A Descending Spiral
Exposing the Death Penalty in 12 Essays
by Marc Bookman
This title was previously available on NetGalley and is now archived.
Pub Date 11 May 2021 | Archive Date 31 May 2021
Powerful, wry essays offering modern takes on a primitive practice, from one of our most widely read death penalty abolitionists
As Ruth Bader Ginsburg has noted, people who are well represented at trial rarely get the death penalty. But as Marc Bookman shows in a dozen brilliant essays, the problems with capital punishment run far deeper than just bad representation. Exploring prosecutorial misconduct, racist judges and jurors, drunken lawyering, and executing the innocent and the mentally ill, these essays demonstrate that precious few people on trial for their lives get the fair trial the Constitution demands.
Today, death penalty cases continue to capture the hearts, minds, and eblasts of progressives of all stripes—including the rich and famous (see Kim Kardashian’s advocacy)—but few people with firsthand knowledge of America’s “injustice system” have the literary chops to bring death penalty stories to life.
Enter Marc Bookman. With a voice that is both literary and journalistic, the veteran capital defense lawyer and seven-time Best American Essays “notable” author exposes the dark absurdities and fatal inanities that undermine the logic of the death penalty wherever it still exists. In essays that cover seemingly “ordinary” capital cases over the last thirty years, Bookman shows how violent crime brings out our worst human instincts—revenge, fear, retribution, and prejudice. Combining these emotions with the criminal legal system’s weaknesses—purposely ineffective, arbitrary, or widely infected with racism and misogyny—is a recipe for injustice.
Bookman has been charming and educating readers in the pages of The Atlantic, Mother Jones, and Slate for years. His wit and wisdom are now collected and preserved in A Descending Spiral.
"No one covers the defects of our nation’s criminal justice system more forcefully or eloquently than Marc Bookman."
—Robert Atwan, series editor of The Best American Essays
"In these remarkable essays, Bookman achieves a dispassion that is more incisive and compelling than any overt advocacy. His gift for exquisite irony and his spare, trenchant prose are the perfect tools for exposing the injustices of a legal system that kills haphazardly. Sharpest writing on the death penalty since Koestler and Camus."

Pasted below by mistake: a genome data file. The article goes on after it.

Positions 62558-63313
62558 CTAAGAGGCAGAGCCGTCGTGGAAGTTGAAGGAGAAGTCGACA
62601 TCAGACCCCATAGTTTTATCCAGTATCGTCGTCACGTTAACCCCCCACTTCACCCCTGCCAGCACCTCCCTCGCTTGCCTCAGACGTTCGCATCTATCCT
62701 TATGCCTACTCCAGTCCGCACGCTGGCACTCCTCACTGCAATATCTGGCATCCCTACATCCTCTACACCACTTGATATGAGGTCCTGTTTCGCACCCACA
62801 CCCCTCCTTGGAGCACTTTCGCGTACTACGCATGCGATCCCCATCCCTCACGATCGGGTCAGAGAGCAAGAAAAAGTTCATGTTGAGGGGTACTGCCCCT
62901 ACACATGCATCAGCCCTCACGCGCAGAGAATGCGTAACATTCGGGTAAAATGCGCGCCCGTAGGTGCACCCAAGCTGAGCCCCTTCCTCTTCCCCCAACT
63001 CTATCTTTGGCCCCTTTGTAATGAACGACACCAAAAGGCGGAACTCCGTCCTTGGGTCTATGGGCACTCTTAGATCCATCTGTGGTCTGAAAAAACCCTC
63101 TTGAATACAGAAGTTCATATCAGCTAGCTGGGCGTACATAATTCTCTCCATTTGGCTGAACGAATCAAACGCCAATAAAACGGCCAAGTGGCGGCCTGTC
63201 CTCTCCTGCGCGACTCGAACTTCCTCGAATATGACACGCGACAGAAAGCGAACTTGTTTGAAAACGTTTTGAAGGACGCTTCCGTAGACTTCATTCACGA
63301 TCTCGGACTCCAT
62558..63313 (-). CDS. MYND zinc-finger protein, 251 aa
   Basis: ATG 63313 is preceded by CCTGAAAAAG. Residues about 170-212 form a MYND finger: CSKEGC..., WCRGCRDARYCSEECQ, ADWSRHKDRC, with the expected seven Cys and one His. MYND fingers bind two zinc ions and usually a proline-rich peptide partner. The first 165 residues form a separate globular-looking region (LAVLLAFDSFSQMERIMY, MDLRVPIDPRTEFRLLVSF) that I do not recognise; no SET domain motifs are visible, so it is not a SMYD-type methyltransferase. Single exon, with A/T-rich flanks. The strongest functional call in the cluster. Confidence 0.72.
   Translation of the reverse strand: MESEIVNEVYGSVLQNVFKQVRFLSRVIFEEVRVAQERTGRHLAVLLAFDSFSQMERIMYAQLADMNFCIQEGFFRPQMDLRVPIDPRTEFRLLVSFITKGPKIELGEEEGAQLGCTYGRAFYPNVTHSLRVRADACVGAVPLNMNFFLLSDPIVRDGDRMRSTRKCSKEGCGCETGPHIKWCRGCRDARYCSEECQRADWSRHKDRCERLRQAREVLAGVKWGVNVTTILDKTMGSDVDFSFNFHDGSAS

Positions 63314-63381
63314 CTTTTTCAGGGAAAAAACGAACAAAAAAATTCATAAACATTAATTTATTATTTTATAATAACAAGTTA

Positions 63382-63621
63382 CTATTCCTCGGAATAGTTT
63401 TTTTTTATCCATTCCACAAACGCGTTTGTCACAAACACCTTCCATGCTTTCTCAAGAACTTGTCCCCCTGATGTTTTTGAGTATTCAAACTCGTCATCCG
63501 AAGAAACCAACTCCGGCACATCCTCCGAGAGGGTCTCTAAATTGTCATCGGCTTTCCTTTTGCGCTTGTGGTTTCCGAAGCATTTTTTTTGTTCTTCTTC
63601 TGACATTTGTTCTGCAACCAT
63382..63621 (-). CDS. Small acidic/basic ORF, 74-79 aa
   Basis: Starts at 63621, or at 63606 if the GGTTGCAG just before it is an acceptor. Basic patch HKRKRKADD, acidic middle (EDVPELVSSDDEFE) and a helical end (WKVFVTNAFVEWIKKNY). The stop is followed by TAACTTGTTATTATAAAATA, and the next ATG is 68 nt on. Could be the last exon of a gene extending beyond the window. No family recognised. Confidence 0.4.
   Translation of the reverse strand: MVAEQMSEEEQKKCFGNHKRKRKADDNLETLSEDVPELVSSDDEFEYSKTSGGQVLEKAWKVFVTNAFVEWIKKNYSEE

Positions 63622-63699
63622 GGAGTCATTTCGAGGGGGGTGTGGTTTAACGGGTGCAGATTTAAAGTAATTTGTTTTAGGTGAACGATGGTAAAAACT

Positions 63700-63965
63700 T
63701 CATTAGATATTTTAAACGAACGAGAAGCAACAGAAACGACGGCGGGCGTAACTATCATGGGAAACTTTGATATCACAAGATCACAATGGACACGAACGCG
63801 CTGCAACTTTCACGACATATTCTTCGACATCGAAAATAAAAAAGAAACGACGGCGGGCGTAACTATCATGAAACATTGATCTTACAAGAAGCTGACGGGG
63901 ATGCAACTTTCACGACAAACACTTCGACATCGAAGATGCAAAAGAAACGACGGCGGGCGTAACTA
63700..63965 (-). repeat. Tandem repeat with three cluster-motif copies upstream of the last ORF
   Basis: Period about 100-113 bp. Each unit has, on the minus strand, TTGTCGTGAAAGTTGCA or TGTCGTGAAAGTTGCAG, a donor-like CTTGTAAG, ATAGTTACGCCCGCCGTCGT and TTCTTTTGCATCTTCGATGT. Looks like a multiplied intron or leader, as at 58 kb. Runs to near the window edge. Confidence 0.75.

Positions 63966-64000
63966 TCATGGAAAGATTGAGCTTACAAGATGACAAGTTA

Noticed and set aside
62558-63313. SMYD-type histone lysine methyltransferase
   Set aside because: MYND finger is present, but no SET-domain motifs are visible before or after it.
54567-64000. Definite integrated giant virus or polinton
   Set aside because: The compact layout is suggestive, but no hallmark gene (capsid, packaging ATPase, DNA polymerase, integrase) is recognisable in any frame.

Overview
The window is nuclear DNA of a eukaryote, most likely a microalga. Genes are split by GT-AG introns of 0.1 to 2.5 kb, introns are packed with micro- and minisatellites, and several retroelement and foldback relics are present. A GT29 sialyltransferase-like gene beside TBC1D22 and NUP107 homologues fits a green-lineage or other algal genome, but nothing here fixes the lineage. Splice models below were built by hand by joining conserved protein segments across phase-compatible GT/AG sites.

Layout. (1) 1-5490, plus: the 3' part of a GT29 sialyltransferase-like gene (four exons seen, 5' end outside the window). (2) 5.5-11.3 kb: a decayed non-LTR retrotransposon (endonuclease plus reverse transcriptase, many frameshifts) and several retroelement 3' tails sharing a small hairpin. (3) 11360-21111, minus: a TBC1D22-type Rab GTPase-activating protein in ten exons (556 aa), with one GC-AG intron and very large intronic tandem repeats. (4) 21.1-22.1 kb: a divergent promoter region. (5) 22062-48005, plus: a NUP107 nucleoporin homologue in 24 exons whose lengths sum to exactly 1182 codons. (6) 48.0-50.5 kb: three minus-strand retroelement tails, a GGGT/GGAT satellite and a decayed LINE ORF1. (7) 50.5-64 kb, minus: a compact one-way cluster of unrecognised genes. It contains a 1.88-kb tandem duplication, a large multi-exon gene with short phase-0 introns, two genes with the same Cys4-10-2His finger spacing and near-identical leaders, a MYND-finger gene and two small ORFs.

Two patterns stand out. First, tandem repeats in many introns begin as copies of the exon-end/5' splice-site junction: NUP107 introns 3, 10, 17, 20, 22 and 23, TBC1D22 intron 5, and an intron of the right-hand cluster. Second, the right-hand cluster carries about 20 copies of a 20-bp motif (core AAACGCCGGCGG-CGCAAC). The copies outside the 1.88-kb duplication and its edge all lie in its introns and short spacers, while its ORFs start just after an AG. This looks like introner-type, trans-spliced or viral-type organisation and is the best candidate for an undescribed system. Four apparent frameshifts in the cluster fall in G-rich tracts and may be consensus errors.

—Anthony Amsterdam, leading Supreme Court advocate against capital punishment, professor at New York University School of Law, and author
"Bookman’s essays eloquently condemn capital punishment in America. They expose the cruelty and injustice that it imposes on the soul of America and point us toward a healing for which our country yearns."
—Alfre Woodard, actress, producer, and political activist
"Marc Bookman has been writing exquisitely about the cruelty and absurdity of our criminal justice system for years. In this moving series of essays, he weaves in the context and history of our barbaric capital punishment regime and the ways discrimination and bigotry have upheld the system that exists today. A devastating and illuminating book."
—Josie Duffy Rice, president, The Appeal
"As one of America’s premier capital defense attorneys, Bookman has dedicated his life to celebrating the humanity of those citizens we most want to forget. Here, he weaves an unﬂinching portrait of twelve cases that illustrate in painful detail why the death penalty remains one of the greatest stains on the moral fabric of our society. These essays will make your blood run cold."
—Tony Goldwyn, actor, director, and producer
"Essays from one of America’s most prominent death penalty abolitionists. . . . Bookman creates a clear, comprehensive portrait of a broken system, and the cases he highlights make for fascinating reading."
"With lucid prose and a firm grasp of history and legal precedent, Bookman makes a persuasive argument that these dozen cases are just the tip of the iceberg when it comes to death penalty injustices. This is a cogent and harrowing primer on what’s wrong with capital punishment."